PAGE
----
As it is, the Hercules gives you the capability to use four decks, but without this function, your mixing might not sound as good as it could. While you can click a tiny padlock on the software to activate and deactivate it, would be much better to have it where you need it, under your fingertips.
The microphone, while a welcome addition to the spec (Hercules is aiming this unit at people who may well want to plug a microphone in at house parties, for instance), lacks any kind of effect like reverb or echo, which again is something Virtual DJ in more complex versions can easily provide. However, the fact that the unit has talkover is a plus point.
The Hercules is meant to be an entry-level controller, and it looks and feels it. It’s lightweight, built to a budget and it’s also small (when compared to most controllers, if not to other even more basic Hercules models). Its knobs and buttons all work well enough but there are only the basics.
The jogs, however, are good, and the crossfader is better than you might expect for the price. And I don’t know why other manufacturers don’t put an 1/8″ stereo jack on the back, as many people use this type of controller with decent computer speakers quite happily, and they nearly all come with a plug to fit this type of connector. Well done on this, Hercules.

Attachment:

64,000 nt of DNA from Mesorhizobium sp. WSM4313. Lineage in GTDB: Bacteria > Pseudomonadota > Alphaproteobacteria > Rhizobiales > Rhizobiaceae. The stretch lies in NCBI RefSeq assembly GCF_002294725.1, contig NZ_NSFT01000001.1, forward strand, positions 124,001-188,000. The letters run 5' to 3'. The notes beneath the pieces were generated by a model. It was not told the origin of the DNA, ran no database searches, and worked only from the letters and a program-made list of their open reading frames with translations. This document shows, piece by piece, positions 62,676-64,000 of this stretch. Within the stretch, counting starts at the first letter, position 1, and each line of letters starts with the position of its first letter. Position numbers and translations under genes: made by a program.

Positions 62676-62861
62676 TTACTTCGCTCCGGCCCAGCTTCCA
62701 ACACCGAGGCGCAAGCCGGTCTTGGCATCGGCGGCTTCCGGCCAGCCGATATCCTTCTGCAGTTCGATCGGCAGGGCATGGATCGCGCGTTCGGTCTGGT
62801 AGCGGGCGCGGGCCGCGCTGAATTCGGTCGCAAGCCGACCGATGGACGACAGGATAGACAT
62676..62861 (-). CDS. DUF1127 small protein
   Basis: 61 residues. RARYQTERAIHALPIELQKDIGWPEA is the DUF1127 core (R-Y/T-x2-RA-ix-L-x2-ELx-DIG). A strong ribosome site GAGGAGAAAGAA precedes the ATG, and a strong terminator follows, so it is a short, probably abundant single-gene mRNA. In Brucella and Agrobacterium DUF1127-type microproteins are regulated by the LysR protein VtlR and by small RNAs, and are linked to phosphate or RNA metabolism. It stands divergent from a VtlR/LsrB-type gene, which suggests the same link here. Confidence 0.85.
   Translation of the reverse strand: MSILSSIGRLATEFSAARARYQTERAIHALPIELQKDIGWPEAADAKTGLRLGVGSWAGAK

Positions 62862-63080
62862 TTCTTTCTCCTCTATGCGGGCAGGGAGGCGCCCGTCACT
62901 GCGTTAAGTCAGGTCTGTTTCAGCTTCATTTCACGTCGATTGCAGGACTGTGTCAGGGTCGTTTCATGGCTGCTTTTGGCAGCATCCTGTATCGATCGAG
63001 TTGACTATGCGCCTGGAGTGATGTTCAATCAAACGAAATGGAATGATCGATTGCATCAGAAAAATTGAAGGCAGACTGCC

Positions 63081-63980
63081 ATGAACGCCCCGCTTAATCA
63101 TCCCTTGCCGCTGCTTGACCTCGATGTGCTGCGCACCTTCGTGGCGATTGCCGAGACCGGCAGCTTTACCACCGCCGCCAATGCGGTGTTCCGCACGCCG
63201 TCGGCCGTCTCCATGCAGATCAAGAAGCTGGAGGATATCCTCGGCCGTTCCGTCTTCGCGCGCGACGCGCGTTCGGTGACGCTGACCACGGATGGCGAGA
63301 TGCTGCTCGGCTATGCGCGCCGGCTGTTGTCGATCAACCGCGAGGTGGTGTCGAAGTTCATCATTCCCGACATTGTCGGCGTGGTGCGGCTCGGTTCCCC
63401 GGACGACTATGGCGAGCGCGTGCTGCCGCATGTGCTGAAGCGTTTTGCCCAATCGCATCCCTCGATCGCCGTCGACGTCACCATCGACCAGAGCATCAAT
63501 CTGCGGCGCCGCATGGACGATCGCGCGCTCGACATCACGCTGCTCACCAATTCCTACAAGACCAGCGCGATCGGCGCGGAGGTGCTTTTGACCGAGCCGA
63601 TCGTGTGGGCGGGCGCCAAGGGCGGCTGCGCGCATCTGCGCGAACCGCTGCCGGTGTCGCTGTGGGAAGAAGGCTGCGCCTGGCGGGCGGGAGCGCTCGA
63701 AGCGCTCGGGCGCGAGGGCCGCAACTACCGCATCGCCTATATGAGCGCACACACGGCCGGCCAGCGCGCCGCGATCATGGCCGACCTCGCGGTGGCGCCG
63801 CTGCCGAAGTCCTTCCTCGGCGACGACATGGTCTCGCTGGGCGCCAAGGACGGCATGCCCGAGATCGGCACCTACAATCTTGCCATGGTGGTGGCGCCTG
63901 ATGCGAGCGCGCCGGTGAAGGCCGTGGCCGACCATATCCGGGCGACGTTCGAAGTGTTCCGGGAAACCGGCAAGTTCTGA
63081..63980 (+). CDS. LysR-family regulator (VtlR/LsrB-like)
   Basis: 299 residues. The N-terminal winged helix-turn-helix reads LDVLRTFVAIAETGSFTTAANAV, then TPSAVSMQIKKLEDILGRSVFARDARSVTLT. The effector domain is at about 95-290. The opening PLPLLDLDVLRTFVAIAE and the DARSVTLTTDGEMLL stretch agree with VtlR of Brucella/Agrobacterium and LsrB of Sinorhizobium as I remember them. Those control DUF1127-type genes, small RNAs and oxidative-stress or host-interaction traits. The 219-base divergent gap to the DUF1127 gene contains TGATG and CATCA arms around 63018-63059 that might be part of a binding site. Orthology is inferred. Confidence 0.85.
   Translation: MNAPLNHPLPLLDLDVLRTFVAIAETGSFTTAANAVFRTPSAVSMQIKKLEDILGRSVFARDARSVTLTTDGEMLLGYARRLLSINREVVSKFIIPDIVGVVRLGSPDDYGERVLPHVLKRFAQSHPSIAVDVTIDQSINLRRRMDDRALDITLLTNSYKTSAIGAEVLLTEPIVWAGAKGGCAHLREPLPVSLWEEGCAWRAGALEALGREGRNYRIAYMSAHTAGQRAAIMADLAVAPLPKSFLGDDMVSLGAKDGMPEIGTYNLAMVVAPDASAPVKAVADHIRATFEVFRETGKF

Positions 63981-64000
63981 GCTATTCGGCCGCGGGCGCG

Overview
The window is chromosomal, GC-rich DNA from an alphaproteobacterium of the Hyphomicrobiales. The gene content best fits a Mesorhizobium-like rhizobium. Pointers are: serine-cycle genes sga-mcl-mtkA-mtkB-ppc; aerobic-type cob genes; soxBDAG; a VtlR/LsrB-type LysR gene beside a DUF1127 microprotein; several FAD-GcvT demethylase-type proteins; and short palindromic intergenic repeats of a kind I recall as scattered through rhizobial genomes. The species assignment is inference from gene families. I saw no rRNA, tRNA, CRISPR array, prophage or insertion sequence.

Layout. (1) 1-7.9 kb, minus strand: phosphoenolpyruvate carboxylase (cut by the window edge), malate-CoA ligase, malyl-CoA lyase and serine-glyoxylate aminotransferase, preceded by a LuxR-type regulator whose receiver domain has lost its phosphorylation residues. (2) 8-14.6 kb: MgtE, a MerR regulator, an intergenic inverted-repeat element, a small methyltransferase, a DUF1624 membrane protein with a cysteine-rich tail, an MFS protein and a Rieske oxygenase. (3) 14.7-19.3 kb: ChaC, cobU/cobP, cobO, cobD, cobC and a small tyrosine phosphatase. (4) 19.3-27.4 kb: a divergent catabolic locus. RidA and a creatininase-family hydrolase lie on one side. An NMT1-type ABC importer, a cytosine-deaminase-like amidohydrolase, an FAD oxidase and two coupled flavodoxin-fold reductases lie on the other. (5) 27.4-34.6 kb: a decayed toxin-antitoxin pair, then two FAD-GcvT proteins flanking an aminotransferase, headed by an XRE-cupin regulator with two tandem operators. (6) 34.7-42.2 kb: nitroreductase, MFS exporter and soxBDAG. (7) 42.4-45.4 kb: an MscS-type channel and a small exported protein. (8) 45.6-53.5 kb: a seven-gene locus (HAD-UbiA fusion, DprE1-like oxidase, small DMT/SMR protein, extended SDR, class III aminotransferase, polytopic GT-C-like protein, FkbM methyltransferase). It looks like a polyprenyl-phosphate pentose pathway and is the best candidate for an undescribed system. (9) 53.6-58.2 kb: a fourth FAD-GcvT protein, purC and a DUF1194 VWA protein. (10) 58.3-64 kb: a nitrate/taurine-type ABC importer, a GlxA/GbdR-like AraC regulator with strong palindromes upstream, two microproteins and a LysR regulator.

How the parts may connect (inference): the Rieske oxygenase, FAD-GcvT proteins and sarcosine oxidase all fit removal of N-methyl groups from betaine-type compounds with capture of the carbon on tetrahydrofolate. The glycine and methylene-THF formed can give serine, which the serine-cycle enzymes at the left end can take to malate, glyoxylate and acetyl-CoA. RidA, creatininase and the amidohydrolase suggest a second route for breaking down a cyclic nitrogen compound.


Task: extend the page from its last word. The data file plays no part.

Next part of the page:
The unit is clearly aimed at first-timers and hobbyist who want a cheap, simple unit they can experiment with and learn on. With the supplied software, it gives you some of the functions of pro gear, but not all, and so if you get serious you’ll want to upgrade – definitely the software, and eventually the hardware too. This has to be taken into account when considering the value of such a purchase.
However, at under US$250 it’s the cheapest four-deck DJ controller that’s out there, and unlike with some budget units, recording is both available and easy – one-touch, in fact – so you can listen back and review your development as a DJ. Being able to record your mixes is important, and it’s good that Hercules has made this easy.
Ultimately, though, don’t expect to sound like a pro on it as it lacks comprehensive looping, cueing and effects, some or all of which many pros use to get their sets sounding shipshape.
If you don’t want four decks, I’d still recommend the Mixtrack Pro as the best beginner’s controller. But if you really do want four decks and need to get them at an entry-level price, this will give you just that. If you’d like a more professional unit that’s similar, you may also want to consider the 4-mx, which adds back some of the things we missed having on the DJ 4Set.
Are you considering or do you have this controller? What’s your recommendation for a budget four-deck set-up? Let us know your thoughts in the comments.